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Unless you strike really lucky I think 50 is too small. MacCallum, R. C., Widaman, K. F., Zhang, S. and Hong, S. in a paper entitled "Sample size in factor analysis" published in Psychological Methods, in 1999 volume 4, 84-99. doi:10.1037/1082-989X.4.1.84 discuss this in much detail as there is no simple answer.


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The question makes sense. The estimate from the trivial model likely over estimates sigma, which will in turn mean your confidence interval will be narrower than you expect. No matter, the calculation will ensure the resulting CI will have width no larger than $w$. EDIT: It might be worth examining where this equation comes from. If you write down the ...


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Good question, answered by Lachin in his book Biostatistical Methods. Assuming your AB test is in terms of a binary outcome, the sample size formula is $$ N = \Big( \dfrac{Z_{1-\alpha} \phi_0 + z_{1-\beta}\phi_1} {\Delta} \Big)^2$$ Here, $\Delta$ is the expected difference between groups. $\phi_0 = \pi (1-\pi)\times 6.25$ is the variance component under the ...


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However, since I'm manually counting to get actual object count, I selected only 30 images. 30 is one of the two conditions of the Central Limit Theorem for a sample mean. If you sample more than 30 cases and there are no extreme outliers, the sampling distribution of the mean is expected to be nearly normal. In the following analysis, we assume that the ...


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Elaborating a bit on Jeremy's answer, let's think for a minute about what a power analysis is. The purpose is to determine how many participants one would need to "detect" an effect of a specific size. So in discussing the results of your experiment vis a vis the sample size you originally designed, and what the pandemic (unforseen circumstances) ...


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I would just explain what happened. You powered for N, and you got N*. It's not the first time this has happened (and won't be the last). Post hoc power would not be especially useful (as you have realized.)


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Strangely, power.prop.test gives you the power for the Pearson $\chi^2$ test of proportions, and yet you have used the Fisher Exact Test to calculate a p-value. Of course you can "analyze these data" if there are no events (or just 1 event) in group 1. The Fisher Exact Test does not require an evaluation of the information under the alternative ...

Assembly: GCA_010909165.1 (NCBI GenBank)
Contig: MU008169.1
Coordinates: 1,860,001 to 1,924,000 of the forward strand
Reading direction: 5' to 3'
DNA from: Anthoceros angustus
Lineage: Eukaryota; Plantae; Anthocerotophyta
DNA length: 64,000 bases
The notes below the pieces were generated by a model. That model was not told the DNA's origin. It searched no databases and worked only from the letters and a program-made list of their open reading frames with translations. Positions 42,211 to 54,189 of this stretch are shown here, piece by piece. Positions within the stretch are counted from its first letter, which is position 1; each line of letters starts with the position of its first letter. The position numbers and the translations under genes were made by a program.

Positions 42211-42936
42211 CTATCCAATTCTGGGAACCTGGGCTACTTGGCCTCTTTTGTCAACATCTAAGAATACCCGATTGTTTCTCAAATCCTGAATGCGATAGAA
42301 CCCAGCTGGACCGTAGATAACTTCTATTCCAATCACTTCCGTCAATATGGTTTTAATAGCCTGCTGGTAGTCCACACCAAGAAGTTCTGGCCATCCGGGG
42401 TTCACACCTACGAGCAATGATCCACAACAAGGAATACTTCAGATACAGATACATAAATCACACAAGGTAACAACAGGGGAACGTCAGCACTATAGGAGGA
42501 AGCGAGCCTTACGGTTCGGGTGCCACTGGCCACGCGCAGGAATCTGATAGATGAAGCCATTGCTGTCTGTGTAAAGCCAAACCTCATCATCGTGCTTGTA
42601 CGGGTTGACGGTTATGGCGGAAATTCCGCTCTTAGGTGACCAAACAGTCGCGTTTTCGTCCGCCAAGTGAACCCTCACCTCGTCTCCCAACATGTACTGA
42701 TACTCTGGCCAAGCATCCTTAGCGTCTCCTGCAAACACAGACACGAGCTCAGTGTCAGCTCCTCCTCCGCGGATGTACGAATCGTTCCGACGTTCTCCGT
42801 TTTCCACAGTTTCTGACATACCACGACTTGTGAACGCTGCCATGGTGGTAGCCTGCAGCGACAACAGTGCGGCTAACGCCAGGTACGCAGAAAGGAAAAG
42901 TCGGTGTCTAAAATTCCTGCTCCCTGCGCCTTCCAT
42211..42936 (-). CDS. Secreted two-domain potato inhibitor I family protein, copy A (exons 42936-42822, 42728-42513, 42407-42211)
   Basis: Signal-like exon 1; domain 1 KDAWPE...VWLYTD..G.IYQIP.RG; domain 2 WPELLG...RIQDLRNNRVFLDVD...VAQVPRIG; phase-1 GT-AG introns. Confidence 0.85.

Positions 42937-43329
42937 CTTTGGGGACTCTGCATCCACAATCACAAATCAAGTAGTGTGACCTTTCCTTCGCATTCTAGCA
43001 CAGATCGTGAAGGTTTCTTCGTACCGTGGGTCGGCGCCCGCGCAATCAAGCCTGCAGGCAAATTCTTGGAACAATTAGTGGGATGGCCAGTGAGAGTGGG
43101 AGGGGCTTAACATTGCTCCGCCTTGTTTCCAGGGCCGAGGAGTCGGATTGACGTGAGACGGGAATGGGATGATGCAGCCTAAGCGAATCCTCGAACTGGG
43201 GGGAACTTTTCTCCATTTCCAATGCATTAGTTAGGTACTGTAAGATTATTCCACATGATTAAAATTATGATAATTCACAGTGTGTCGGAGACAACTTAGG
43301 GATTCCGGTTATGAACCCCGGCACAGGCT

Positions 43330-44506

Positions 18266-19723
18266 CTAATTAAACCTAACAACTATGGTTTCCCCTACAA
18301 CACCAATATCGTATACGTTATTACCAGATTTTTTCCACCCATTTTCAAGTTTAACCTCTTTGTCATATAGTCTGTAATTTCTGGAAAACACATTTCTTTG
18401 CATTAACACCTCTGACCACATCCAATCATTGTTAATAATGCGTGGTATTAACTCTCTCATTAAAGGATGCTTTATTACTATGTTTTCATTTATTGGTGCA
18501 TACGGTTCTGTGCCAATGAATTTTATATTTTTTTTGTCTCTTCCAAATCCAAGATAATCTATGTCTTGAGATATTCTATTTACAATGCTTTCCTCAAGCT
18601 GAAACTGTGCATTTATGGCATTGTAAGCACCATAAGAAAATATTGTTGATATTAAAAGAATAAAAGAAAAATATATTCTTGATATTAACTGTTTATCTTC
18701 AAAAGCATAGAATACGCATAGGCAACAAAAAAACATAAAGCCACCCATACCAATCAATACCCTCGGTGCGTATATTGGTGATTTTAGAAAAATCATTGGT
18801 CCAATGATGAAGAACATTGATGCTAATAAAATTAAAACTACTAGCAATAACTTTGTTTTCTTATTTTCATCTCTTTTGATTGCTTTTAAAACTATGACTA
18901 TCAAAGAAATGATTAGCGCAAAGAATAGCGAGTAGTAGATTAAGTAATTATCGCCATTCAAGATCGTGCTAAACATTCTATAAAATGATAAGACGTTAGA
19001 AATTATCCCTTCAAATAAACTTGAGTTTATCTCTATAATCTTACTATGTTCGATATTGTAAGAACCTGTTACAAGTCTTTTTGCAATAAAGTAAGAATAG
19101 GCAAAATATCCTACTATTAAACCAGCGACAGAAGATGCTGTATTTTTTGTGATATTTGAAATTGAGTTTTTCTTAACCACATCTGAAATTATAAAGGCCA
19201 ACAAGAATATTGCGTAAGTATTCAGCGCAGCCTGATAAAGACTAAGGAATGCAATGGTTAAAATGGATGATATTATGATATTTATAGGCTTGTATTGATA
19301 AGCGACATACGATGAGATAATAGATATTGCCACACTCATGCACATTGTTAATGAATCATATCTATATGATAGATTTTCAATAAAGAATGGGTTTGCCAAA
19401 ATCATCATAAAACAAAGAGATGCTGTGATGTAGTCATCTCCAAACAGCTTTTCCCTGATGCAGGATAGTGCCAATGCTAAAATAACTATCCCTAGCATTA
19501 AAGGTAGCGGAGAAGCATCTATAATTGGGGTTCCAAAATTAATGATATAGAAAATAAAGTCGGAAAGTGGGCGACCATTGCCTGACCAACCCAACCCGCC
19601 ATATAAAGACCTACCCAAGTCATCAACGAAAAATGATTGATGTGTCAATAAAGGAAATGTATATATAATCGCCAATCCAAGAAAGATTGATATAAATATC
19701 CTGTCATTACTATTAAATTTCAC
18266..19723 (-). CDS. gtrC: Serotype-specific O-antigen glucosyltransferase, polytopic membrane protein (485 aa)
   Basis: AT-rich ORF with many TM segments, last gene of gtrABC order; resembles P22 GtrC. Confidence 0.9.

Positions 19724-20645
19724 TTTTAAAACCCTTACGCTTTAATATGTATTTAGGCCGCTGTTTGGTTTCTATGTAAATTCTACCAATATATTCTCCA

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First off, ANOVA is often surprisingly robust to strange distributions. What is important is not that model residuals are normally distributed, but that parameters are (approximately) normally distributed. Here, that would be the group means. You can take a look at this by bootstrapping each group mean. I suspect that the bootstrapped means will be nicely ...


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I will try to address 3 and also a few others affected by choice of transformation. You can try a log (base of your choice, though natural log or $log_{2}$ might be best) transform, but if any $Y = 0$ this is not optimal as you'd have to add a small amount to each value. Square-root transform will work better in this case. If you chose a transformation, try ...


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There is no need for that in general. The rationale might be the cost of both types of errors is the same. Nonetheless, it is very common to use, for example, one-sided $\alpha=0.025$ and $1-\beta$ equal 0.8 or 0.9. Something interesting happens though if you do use $\alpha=\beta$ when you are testing $H_0:\theta \le 0$ with a postulated value of $\theta_1$. ...


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Statistical power is not usually the issue when doing prediction, but a loss of statistical power is related to the precision of predictions and to the volatility of the found form of the predictive model. Data splitting harms all of these. That's why 100 repeats of 10-fold cross-validation, or the bootstrap, are recommended resampling procedures to do ...


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Generally, the p-value can be less than 0.05 even if the observed value of the estimated parameter is much smaller than the postulated value. There is a simple formula for the smallest observed value you need to have significant result. Of course, that assumes all your assumptions are correct and that the estimate is normally distributed. If you are doing ...


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